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Hillary Clinton was the choice of Asian Americans for US president

Former Secretary of State Hillary Clinton delivers remarks while being honoured during the Children's Defense Fund's Beat the Odds Celebration at the Newseum on Nov 16, 2016.
Former Secretary of State Hillary Clinton delivers remarks while being honoured during the Children's Defense Fund's Beat the Odds Celebration at the Newseum on Nov 16, 2016.PHOTO: AFP

WASHINGTON - President-elect Donald Trump may have won the election but he was not the choice of the Asian community in the United States, who strongly voted for Democratic nominee Hillary Clinton.

On a national scale, the Republican Party's support from Asian Americans has been on the decline over the years and slipped even further in this presidential election.

According to a preliminary survey by national civil rights organisation, Asian American League Defence Education Fund (AALDEF), 79 per cent of Asian Americans backed Mrs Clinton, while 17 per cent voted for Mr Trump.

In 2012, 77 per cent of Asian Americans voted for President Barack Obama, while 21 per cent voted for Republican nominee Mitt Romney.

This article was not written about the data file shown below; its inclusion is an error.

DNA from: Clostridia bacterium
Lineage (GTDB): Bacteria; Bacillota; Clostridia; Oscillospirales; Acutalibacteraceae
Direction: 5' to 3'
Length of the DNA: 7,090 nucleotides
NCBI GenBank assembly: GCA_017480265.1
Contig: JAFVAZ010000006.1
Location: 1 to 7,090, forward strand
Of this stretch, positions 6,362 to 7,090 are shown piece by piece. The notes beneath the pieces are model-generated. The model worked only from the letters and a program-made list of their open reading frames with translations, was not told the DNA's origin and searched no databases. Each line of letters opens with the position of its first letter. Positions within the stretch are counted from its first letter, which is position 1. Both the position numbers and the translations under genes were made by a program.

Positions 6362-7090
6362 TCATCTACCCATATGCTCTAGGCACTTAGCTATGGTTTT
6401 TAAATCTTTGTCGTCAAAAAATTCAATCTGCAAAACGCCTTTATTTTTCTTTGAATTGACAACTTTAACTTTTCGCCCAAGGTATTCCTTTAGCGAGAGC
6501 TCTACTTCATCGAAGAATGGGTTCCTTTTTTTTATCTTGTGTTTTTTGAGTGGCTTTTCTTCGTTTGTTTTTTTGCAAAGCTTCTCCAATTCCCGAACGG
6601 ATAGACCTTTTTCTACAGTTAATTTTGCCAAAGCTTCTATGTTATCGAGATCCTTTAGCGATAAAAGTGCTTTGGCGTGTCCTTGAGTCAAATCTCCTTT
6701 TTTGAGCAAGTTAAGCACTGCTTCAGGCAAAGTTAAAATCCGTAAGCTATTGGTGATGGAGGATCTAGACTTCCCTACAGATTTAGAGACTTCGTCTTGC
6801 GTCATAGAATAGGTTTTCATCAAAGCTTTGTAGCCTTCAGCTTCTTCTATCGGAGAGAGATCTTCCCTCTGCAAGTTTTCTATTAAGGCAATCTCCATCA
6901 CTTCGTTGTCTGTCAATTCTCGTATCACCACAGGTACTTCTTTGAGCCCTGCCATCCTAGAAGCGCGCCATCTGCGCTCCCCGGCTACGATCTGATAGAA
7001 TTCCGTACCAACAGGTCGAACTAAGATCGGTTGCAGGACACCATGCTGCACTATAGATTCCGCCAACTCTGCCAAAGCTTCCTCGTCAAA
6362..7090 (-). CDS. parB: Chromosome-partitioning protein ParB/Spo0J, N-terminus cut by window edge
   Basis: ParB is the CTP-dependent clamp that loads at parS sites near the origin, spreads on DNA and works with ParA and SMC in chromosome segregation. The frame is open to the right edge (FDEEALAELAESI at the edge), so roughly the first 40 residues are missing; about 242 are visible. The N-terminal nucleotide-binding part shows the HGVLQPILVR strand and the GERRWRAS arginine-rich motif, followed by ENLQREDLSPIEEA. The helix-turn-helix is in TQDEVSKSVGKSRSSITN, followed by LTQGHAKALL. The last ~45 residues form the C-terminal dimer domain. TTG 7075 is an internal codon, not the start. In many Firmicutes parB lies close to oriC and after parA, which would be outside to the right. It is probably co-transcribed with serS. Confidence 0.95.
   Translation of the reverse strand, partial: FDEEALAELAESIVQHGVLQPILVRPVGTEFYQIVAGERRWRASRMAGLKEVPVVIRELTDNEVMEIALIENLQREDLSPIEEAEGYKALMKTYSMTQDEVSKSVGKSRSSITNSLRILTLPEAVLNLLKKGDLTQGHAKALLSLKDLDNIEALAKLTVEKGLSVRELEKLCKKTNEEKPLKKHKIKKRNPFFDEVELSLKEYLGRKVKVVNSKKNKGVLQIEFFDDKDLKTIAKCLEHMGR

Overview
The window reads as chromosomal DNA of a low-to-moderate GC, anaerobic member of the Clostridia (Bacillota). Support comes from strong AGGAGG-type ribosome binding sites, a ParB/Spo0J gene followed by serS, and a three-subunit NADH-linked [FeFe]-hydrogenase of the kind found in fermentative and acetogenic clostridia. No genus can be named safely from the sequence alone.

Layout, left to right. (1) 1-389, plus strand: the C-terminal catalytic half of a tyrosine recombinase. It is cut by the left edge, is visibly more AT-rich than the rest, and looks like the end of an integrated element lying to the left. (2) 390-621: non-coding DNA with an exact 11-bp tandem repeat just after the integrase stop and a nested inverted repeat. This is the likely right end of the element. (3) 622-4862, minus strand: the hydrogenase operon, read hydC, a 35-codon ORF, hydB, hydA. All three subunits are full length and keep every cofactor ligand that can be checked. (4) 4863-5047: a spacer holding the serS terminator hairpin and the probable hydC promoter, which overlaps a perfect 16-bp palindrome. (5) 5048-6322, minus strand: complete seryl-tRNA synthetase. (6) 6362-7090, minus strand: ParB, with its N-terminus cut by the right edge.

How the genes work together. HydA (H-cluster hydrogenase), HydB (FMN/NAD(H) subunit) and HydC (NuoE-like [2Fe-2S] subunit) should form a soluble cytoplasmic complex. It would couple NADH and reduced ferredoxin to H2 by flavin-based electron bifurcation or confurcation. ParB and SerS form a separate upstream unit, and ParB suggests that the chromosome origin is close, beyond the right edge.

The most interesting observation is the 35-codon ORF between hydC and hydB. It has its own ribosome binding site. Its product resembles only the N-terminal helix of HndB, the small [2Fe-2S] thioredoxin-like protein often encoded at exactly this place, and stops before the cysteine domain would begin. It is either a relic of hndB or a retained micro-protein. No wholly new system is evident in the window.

Asian Americans are the fastest growing demographic in the US, but up till now, they have been less politically active than other groups such as the whites, blacks and Hispanics.

As of 2015, Asian Americans form 5.6 per cent of the population, according to the US Census Bureau.

But what is also worth noting from the AALDEF report is that the Republican Party is getting an increased amount of support in crucial battleground states.

For example, in Pennsylvania, Mr Trump received 12 per cent of the vote of Asian Americans, up from Mr Romney's 9 per cent in 2012.

Also in Nevada, Mr Trump got 29 per cent of the Asian American vote, up from 18 per cent for Mr Romney.

"Our gains in the Asian Americans and Pacific Islanders (AAPI) communities in key battleground states across the country are a testament to the leadership of Republican National Committee (RNC) chairman Reince Priebus, and the RNC's commitment to engaging AAPI communities where they work, live, worship and play," said RNC spokesman Ninio Fetalvo.

He also pointed out that in a CNN poll, Mrs Clinton in fact did worse among Asian Americans than Mr Obama, getting only 65 per cent of their vote, down from 73 per cent.

Even though it was predominantly the white vote that swung this year's election towards Mr Trump, the Republican Party says it will continue to court Asian voters.

"Our party will continue to work with AAPI communities to ensure their voices are heard in our political process," said Mr Fetalvo.